By Kristen Parker, DVM
Wayside Animal Hospital
It’s getting hot! This is the time of year when we really have to be careful about taking pets in the car and even leaving pets outside. Heat stroke can be deadly and burns can be severe. Make sure you are taking the proper precautions to keep your pet cool.
A dog’s normal temperature is around 101 to 102 degrees. They dissipate heat through their skin. In addition, panting allows evaporation of water from the respiratory tract which helps with cooling. When these normal mechanisms of heat dissipation are overwhelmed, heat related illnesses such as heat exhaustion, heat cramps and heat stroke can occur.
High environmental temperatures are the main cause of heat related illness. The most common cause of heat stroke is being left in a car on a warm day.
A good rule of thumb is: never leave your dog in the car, even with the windows down, if it is over 70 degrees. Some dogs are more sensitive to heat than others, especially if they have not had time to acclimate to the hot weather. The following list includes animals at greater risk and also circumstances that may cause increased risk:
• puppies (less than 6 months old) and older dogs (large breeds over 7 years and small breeds over 14 years)
• overweight dogs;
• dogs who are very active and very excitable;
• dogs that have medical conditions and/or are on medications, especially those with fever, airway disease, dehydration, heart disease or seizures;
• brachycephalic breeds (short nosed dogs such as Bulldogs, Pugs, Boston Terriers);
• very humid days (water can’t evaporate as well from panting, so it is less effective for cooling).
Extra precautions should be taken for high risk pets and on very hot/humid days. Keeping your pet indoors with air conditioning is best, especially during the hottest part of the day (from 11 a.m. until 5 p.m.). Walking or exercising should be done in the morning or evening. Plenty of fresh water and shade should always be available. If your dog can swim and is large enough to get in and out of a kiddie pool easily, he or she might enjoy having one available. Some dogs might enjoy having some ice available too. You may have noticed Uga lying on a bag of ice during some of the Georgia games when it is hot. Some dogs enjoy frozen treats too, such as water with some low sodium chicken broth in it.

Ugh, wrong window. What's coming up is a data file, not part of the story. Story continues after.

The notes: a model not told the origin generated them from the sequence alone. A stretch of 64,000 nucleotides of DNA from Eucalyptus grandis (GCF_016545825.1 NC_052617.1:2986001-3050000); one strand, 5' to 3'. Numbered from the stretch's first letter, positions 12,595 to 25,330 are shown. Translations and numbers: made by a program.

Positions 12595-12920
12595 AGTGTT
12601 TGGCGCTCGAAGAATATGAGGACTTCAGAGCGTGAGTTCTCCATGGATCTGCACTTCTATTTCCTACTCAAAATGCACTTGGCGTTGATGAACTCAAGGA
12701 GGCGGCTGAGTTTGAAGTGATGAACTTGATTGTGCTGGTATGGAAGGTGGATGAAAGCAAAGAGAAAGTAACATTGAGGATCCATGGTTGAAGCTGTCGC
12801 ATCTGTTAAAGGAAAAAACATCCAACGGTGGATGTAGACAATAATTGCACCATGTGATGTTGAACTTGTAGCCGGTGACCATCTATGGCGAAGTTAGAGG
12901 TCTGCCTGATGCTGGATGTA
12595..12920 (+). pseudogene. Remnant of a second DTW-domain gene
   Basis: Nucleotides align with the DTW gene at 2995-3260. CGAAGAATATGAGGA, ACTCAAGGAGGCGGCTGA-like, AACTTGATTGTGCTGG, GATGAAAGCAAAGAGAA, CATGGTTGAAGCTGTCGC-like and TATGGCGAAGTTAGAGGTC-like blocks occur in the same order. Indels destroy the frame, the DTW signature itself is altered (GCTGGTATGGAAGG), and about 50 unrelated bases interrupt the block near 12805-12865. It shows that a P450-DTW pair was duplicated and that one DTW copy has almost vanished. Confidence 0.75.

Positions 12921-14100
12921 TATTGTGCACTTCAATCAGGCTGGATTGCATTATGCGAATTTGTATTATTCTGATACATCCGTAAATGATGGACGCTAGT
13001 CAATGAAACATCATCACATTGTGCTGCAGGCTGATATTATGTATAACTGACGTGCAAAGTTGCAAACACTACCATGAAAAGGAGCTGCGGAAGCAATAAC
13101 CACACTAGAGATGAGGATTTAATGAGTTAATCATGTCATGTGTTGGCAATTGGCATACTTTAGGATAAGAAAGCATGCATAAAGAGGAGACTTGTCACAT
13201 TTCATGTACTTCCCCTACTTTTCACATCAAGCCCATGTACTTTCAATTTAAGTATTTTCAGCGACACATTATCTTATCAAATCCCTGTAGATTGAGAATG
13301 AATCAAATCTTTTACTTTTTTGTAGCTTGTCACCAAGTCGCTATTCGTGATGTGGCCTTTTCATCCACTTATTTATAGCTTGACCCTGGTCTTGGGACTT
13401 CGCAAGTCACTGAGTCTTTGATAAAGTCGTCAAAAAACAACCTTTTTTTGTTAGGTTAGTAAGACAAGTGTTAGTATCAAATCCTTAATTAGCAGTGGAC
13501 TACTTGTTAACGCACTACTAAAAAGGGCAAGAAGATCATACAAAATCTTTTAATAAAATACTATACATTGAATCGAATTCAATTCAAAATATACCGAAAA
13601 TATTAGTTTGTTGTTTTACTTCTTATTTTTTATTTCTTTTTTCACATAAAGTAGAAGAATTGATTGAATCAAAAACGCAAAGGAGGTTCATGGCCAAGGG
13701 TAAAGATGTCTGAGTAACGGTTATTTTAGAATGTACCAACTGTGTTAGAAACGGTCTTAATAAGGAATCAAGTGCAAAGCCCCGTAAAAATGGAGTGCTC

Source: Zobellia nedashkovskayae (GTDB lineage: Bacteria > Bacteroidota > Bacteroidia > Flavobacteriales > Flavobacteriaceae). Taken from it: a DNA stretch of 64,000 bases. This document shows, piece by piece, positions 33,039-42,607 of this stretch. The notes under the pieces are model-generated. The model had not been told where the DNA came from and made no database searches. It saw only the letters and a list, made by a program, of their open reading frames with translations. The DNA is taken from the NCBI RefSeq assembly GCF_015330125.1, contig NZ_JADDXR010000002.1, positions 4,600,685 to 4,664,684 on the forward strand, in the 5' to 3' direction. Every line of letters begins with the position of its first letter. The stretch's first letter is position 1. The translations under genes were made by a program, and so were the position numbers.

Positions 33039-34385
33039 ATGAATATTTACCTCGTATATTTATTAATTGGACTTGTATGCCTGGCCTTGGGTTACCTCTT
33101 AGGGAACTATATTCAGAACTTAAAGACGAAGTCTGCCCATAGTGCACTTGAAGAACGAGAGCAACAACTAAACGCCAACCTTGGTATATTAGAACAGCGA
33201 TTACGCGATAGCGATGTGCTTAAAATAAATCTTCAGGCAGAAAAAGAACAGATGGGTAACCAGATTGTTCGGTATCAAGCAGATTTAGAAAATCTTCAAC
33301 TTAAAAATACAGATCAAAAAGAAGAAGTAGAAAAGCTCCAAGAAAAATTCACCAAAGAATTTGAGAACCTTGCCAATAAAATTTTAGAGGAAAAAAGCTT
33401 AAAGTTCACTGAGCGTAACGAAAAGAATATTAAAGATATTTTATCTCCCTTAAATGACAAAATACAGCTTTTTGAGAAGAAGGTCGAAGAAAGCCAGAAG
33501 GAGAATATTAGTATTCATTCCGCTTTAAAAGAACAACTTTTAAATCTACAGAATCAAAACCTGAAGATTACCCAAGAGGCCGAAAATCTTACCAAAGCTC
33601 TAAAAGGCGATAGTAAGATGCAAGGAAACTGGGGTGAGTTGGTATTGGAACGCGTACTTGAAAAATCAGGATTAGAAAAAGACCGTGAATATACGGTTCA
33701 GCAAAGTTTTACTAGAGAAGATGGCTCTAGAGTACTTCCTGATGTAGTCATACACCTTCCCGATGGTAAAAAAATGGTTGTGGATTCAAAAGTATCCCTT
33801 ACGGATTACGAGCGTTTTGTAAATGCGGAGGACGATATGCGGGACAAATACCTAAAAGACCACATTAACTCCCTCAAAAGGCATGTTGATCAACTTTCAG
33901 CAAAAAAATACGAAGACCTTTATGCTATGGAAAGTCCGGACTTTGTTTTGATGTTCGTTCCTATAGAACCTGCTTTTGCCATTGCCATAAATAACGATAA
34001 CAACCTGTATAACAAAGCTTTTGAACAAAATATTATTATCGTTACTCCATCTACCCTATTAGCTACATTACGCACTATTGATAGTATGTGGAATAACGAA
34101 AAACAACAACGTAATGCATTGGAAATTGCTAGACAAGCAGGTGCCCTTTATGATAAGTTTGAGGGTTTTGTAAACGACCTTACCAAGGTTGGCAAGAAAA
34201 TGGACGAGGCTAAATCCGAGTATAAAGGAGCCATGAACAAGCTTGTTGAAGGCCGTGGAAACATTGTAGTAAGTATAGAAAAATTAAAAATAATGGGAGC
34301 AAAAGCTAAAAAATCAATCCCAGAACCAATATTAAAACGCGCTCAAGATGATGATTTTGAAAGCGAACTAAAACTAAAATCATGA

Signs of heat stroke include excessive panting, bright red gums and eyes, weakness, collapse, coma, altered mentation and petechiae (pinpoint hemorrhages on the gums or skin). Heat stroke is life threatening and should be treated as an emergency. If you suspect heat stroke in your dog, take a temperature rectally. If it is 105 or higher, immediately remove your dog from the heat source. Place a cool, wet towel around your dog or soak him or her with lukewarm water. Avoid using ice as this actually causes constriction of the blood vessels in the skin and less heat dissipation. As soon as you have done this, take your pet to your veterinarian for medical treatment. If your pet’s temperature is less than 105 but higher than normal, wet him or her as described above, provide water to drink, and place a fan near him or her. Call your veterinary office and describe any symptoms. They can let you know if more treatment may be needed.
In addition to heat illness, burns are more common this time of year. If your pet has been shaved for surgery or has had his or her hair cut very short, apply sunscreen before sun exposure. A sunscreen that is safe for babies with an SPF of 30 should help avoid sunburn. The sun also heats up surfaces, such as asphalt. At 77 degrees, asphalt can reach a temperature of 125. At 87 degrees, it can be 143. Skin can be burned in 60 seconds at 125 degrees and an egg can fry in 5 minutes at 131 degrees. If you can’t comfortably place the back of your hand on asphalt for 7 seconds, it is too hot for your dog to walk on it. If your dog does get a sunburn or burns on the paw pads call or visit your veterinarian.